You probably also remember how the war ended ten years later, when the Trojans received a huge wooden horse and brought it into the city. But the horse was hollow, filled with Greek soldiers, who waited until dark to sneak out, kill the Trojan guards, and open the city gates. The war ended quickly after that: the Greeks massacred the Trojans, burned Troy, and divided the spoils.
So why would a condom manufacturer risk comparison of its product to something that looks appealing but is going to burst with harmful agents who will sneak past your defenses and plunder your resources once you invite it inside? Isn't that the opposite of what a condom is supposed to do?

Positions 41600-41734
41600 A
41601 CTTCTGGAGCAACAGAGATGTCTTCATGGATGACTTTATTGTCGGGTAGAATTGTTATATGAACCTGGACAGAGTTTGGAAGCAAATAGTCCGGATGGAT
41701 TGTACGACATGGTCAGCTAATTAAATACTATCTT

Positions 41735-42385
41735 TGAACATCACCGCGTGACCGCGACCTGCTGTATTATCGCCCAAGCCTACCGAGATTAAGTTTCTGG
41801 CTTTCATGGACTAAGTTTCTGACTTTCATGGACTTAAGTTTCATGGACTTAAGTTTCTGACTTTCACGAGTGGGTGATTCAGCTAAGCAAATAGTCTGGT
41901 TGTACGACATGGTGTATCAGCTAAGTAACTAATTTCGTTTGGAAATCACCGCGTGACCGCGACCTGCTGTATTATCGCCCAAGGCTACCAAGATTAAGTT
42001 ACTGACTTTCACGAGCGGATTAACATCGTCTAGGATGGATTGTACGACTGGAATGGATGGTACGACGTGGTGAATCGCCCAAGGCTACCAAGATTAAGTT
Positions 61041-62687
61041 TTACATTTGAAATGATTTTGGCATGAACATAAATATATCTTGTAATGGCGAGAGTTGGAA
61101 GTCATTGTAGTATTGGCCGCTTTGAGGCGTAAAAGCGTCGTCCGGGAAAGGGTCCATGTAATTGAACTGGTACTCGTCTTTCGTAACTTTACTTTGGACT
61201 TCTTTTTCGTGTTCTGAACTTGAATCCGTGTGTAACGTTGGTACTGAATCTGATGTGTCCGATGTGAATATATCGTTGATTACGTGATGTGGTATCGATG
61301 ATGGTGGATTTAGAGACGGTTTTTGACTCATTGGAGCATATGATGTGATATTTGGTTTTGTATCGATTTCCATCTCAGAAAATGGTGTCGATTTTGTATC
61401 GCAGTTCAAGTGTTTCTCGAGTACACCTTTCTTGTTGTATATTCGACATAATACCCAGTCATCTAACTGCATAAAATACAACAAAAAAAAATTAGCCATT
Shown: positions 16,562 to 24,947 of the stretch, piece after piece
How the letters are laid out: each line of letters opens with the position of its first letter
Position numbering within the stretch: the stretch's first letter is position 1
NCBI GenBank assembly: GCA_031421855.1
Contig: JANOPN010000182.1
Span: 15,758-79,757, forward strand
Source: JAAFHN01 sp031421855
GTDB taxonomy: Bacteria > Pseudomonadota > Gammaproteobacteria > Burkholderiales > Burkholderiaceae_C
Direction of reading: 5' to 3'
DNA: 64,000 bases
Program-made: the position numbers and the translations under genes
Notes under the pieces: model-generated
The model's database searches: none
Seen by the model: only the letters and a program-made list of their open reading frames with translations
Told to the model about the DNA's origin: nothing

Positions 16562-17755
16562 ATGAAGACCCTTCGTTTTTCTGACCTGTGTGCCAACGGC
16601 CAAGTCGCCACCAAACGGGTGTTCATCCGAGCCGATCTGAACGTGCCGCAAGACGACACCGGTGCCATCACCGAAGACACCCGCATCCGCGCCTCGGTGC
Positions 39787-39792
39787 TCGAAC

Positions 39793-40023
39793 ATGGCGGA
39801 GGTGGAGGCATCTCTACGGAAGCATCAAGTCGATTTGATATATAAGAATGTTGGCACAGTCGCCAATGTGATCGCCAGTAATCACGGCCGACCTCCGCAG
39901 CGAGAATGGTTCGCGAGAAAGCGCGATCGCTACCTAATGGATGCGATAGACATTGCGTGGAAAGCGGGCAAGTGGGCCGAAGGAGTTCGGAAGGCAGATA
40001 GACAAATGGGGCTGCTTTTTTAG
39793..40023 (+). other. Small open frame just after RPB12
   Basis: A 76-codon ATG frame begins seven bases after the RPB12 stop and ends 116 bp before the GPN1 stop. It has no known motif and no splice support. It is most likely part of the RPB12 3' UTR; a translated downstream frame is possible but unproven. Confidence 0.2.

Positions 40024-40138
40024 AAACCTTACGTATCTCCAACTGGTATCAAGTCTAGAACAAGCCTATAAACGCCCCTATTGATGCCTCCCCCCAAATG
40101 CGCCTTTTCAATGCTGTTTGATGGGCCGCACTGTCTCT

Apparently it's not always a bad thing when your brand name is associated with something that has negative connotations. In Jonathan Swift's novel Gulliver's Travels (1726), a 'yahoo' is a filthy, savage humanoid. Today, the word 'yahoo' means a crude, brutish or obscenely coarse person or an expression of excitement. It's also the name of a multinational internet corporation. Having a negative connotation can make a name more memorable, help it stand out among competitors, or suggest a reputation for being edgy.
So maybe 'Trojan' isn't such a bad name for a condom brand after all. And any additional association with the words 'huge', 'wood', or 'horse' probably doesn't hurt.